<![CDATA[YUMA, Arizona. As temperatures soar across the country, so do reported deaths from heat stroke. We hear quite a bit about tragic hot car deaths when parents forget their children inside cars. But many more people intentionally leave their dogs in hot cars, putting their animals at risk. According to QZ, a dog can die in a hot cat in just six minutes. Over 64,000 incidents of animals being left in hot cars have been reported to the RSPCA between 2009 and 2018.
Dog owners may not realize how quickly their animal can suffer heat stroke in a hot car. Heat stroke can also be very serious. Only 50% of dogs survive heat stroke. To make matters even worse, it doesn’t have to be all that hot for dogs to suffer heat stroke. According to QZ, it only needs to be 70 degrees outside for a dog to experience heat stroke after only an hour in a car. Unlike humans, dogs don’t sweat. This is why heat stroke can be far deadlier for animals than for humans.
What can you do if you notice your dog overheating or if the day is hot? Bring a towel and water along and drape the towel over your dog’s back. Panting, heaving breathing, and walking unsteadily can all be signs that a dog is suffering from the early signs of heat stroke.
If you see a dog in a hot car, contact local authorities. If you believe the animal is in distress, gather witnesses who can corroborate your story and consider taking measures to remove the animals from the car. Remember that if you damage a window or a car in the process, the dog’s owner might try to sue you for damages, and unlike laws for humans that protect Good Samaritans, you might have a harder time defending yourself unless other witnesses around say they would have done the same thing to protect the animal. Still, if you are alone, you may still be able to take action. Most of us carry phones with video capacity. Take a quick video of the dog in distress and the surrounding area as proof that you were acting reasonably given the circumstances.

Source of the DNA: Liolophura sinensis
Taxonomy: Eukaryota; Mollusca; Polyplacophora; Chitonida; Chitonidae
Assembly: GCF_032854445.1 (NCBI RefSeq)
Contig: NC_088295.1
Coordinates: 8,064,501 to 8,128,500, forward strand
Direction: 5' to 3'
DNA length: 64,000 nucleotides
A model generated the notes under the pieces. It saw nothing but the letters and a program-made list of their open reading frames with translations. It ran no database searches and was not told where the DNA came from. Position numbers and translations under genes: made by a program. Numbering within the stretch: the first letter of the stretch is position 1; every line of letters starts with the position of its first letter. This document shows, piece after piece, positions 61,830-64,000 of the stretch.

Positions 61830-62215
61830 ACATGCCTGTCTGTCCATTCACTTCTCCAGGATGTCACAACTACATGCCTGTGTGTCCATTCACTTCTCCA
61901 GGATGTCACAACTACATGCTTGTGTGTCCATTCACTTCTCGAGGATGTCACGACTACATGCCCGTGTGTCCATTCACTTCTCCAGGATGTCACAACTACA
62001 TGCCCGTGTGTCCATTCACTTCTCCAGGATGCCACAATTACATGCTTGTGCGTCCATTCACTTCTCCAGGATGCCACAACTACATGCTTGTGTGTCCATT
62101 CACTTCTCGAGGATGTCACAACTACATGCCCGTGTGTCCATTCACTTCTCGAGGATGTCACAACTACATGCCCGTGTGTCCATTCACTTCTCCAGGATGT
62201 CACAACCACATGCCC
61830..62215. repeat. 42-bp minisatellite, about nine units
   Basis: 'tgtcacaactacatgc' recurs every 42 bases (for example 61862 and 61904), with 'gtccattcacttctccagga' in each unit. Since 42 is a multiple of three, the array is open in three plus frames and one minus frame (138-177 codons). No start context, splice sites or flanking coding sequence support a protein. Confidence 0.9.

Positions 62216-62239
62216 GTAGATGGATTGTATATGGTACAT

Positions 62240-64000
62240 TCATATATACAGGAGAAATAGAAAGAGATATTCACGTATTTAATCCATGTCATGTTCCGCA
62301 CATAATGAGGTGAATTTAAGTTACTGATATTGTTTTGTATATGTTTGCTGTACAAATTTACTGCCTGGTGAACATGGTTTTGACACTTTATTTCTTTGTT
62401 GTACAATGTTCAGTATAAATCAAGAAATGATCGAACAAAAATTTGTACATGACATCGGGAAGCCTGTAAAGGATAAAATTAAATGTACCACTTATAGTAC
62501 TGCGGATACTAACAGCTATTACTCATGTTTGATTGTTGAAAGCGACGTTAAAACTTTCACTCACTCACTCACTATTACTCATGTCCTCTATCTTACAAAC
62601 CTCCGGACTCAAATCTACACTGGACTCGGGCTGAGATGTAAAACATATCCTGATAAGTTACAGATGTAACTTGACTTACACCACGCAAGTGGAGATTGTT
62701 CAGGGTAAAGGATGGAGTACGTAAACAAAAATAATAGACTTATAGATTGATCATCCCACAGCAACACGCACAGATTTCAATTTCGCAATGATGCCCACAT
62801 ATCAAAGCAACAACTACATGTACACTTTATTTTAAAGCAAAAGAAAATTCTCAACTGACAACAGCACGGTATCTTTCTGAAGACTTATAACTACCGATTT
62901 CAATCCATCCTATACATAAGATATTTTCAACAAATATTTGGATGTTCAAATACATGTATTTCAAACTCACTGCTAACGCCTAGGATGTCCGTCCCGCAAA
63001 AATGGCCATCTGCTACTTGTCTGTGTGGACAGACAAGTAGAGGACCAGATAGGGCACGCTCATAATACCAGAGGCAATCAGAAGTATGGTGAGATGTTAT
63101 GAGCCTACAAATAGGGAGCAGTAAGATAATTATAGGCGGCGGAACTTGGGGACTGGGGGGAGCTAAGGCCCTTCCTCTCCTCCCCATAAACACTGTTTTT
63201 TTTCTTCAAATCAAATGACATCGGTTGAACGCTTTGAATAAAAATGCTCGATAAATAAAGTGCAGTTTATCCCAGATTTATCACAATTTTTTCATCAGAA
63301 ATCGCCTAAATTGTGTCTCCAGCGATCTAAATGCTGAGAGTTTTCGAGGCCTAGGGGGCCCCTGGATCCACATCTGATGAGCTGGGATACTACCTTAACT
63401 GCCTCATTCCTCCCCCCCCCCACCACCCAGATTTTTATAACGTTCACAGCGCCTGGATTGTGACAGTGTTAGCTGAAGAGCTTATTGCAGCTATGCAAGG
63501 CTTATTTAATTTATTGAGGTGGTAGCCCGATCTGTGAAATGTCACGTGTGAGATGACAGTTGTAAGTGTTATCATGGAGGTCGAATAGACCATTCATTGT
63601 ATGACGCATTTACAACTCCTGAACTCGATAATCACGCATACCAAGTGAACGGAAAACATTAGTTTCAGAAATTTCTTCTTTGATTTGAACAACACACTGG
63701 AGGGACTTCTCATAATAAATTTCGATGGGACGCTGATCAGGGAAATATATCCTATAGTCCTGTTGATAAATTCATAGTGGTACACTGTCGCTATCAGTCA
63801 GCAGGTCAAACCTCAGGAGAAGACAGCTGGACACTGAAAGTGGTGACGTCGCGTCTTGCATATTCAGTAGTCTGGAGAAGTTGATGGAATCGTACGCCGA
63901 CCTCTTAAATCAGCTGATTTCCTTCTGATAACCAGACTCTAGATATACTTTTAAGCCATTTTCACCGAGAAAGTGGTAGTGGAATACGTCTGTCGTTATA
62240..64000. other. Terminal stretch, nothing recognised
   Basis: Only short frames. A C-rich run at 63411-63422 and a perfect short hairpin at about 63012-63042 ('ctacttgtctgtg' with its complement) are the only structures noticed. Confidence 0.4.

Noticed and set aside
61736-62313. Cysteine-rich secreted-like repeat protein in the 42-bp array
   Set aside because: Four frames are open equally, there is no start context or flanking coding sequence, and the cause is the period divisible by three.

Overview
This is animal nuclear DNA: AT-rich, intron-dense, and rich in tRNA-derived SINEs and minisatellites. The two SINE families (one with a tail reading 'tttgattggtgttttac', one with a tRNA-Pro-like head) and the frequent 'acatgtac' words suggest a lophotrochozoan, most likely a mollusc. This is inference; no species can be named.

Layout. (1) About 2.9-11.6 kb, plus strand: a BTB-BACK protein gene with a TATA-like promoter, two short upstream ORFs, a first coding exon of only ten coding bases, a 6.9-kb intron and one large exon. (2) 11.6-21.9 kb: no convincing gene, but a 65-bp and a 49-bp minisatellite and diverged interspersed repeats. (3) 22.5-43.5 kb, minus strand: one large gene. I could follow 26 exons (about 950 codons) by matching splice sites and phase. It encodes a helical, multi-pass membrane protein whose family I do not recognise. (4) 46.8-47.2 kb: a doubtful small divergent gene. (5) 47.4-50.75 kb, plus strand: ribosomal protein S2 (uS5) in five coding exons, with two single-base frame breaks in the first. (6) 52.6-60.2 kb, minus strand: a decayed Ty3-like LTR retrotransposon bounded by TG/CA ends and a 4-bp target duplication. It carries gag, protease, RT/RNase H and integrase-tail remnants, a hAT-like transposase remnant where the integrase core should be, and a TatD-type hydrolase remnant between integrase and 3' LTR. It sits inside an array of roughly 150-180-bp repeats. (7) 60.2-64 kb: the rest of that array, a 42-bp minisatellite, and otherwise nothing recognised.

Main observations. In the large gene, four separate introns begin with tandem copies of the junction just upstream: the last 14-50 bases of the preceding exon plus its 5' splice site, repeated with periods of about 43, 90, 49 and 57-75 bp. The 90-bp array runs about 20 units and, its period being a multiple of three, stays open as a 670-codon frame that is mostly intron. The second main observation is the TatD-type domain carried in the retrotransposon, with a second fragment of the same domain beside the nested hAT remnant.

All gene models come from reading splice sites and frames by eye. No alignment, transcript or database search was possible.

Dogs can also suffer injuries from hot pavement in the summer. According to PETA, on an 87 degree day, the asphalt can get as hot as 140 degrees, hot enough to burn your dog’s paws. It is better to walk your dog in the morning or evening when it is cooler and safer. However, if you hire a dog walker for midday strolls, make sure that they are taking precautions to protect your dog’s paws. If they don’t, they could be held liable for your dog’s injuries.
Summer can be a fun time to be outside with your animals, but make sure to take proper precautions. Schneider & Onofry, P.C. are personal injury lawyers in Yuma, Arizona who work with victims and families who have suffered damages due to another person or party’s negligence or neglect. If you’ve suffered a loss, you may have important rights under the law. Visit us at https://www.soarizonalaw.com/ to learn more.
Schneider & Onofry, P.C.
6024 E. 32nd St.
Yuma, AZ 85365
928-257-4887 Phone]]>

0 replies

Leave a Reply

Want to join the discussion?
Feel free to contribute!

Leave a Reply

Your email address will not be published. Required fields are marked *